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    Magnificent Anthemius Solidus

    Anthemius, Western Roman Emperor (AD 467-472). AV solidus (22mm, 4.50 gm, 6h).  Rome, AD 467-472. D N ANTHE-MIVS P F AVG, pearl-diademed, helmeted and cuirassed bust facing, head slightly right, holding spear over right shoulder / SALVS R-EI-PVBLICAE, the emperors Anthemius and Leo standing facing in military dress, holding between them the globus cruciger, RM monogram and ? below, COMOB in exergue. RIC X 2831. Lacam pl. CXIII, var. 2. DOC 925 (same dies). Very rare, particularly so in this high grade! Minor obverse die rust, otherwise well struck and virtually flawless, among the finest specimens known for this ephemeral ruler. Light reddish toning. NGC (photo-certificate) MS 4/5 - 5/5.

    From The Andre Constantine Dimitriadis Collection. Ex Neil S. Phillips Collection (Spink London, 7-9 October 1997), lot 439. 

    The short, troubled reign of Procopius Anthemius represents the Roman world's last chance at unity in the face of the disasters that would shortly overwhelm its western half. Born into a distinguished and wealthy Constantinopolitan family, Anthemius was highly regarded as a general and magistrate, and had been considered a prime candidate for the East Roman throne when his father-in-law, the emperor Marcian, died in AD 457. Instead, Leo I got the job, but Anthemius took the setback in stride and won a series of military victories over the Goths and Huns on Leo's behalf. In the mid AD 460s, Vandal raids on Greece convinced Leo that he needed to cooperate with the West Roman regime headed by the half-barbarian generalissimo Ricimer. In AD 467, with Ricimer's approval, Leo appointed Anthemius to the vacant western throne. Anthemius reached Rome on April 12 and was duly hailed as Augustus by the Senate, but many Italians viewed him as a Greek interloper and this colored his relations with the locals from the outset. In AD 468, a massive joint naval expedition against the Vandals in North Africa came to grief, badly undermining Anthemius' position. Visigothic gains in Gaul further eroded his popularity over the next few years and caused a dangerous rift to develop between Anthemius, who ruled from Rome, and Ricimer, based in Milan. Leo tried to mediate by sending a highborn envoy named Olybrius to Italy in the spring of AD 472, but Ricimer decided Olybrius would prove a more pliable puppet emperor and marched against Rome to depose Anthemius. Rome underwent a three-month siege and finally fell to a determined attack on the Pons Aelius. Anhemius donned the garb of a beggar and tried to escape, but was identified, captured and beheaded, probably on July 11, AD 472. Olybrius replaced him but survived only a few months before dying of dropsy. The brief, disastrous civil war made a final split with the East inevitable and sealed the doom of West Roman Empire.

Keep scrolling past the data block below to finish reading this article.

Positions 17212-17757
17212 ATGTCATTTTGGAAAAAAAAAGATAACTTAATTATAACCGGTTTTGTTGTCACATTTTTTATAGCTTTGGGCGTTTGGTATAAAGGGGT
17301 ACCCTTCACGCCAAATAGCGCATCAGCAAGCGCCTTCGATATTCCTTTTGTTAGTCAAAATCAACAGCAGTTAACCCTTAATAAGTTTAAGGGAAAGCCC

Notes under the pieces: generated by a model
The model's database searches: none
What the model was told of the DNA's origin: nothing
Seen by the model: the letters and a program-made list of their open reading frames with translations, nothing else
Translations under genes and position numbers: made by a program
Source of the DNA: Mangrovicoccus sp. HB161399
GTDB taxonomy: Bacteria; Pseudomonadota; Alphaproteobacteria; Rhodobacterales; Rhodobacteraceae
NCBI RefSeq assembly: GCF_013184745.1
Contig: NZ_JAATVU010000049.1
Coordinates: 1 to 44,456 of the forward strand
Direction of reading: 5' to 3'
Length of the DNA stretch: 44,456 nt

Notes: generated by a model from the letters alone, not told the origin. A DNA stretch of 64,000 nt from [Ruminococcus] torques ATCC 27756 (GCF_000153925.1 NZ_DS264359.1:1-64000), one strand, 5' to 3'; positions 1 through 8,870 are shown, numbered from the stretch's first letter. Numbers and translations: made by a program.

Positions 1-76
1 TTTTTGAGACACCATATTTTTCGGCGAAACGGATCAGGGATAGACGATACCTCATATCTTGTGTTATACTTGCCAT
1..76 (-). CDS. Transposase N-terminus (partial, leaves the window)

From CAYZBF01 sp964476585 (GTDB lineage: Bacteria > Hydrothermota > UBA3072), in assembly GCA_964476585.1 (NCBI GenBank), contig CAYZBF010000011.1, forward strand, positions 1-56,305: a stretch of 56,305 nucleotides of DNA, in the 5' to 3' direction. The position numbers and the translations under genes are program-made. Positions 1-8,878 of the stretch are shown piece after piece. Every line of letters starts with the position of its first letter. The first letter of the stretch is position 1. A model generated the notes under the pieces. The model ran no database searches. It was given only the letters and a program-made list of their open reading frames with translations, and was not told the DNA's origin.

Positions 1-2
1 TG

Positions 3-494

The gold coinage of Anthemius reflects his origins by following the convention for frontal portraiture found on East Roman and later Byzantine coins. The reverse of this incredible Rome-mint gold solidus celebrates the supposed unity of East and West empires by showing Anthemius and Leo together supporting a long cross, on which rests, according to the legend, the "Health of the Republic."

    All Roman gold coins from the Dimitriadis Collection have been issued a photo-certificate by NGC. These may be sent in for encapsulation after the auction at the request of the buyer, free of charge. Please e-mail SamS@HA.com if you would like to utilize this option.




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    Auction Info

    Auction Dates
    April, 2014
    10th-16th Thursday-Wednesday
    Bids + Registered Phone Bidders: 5
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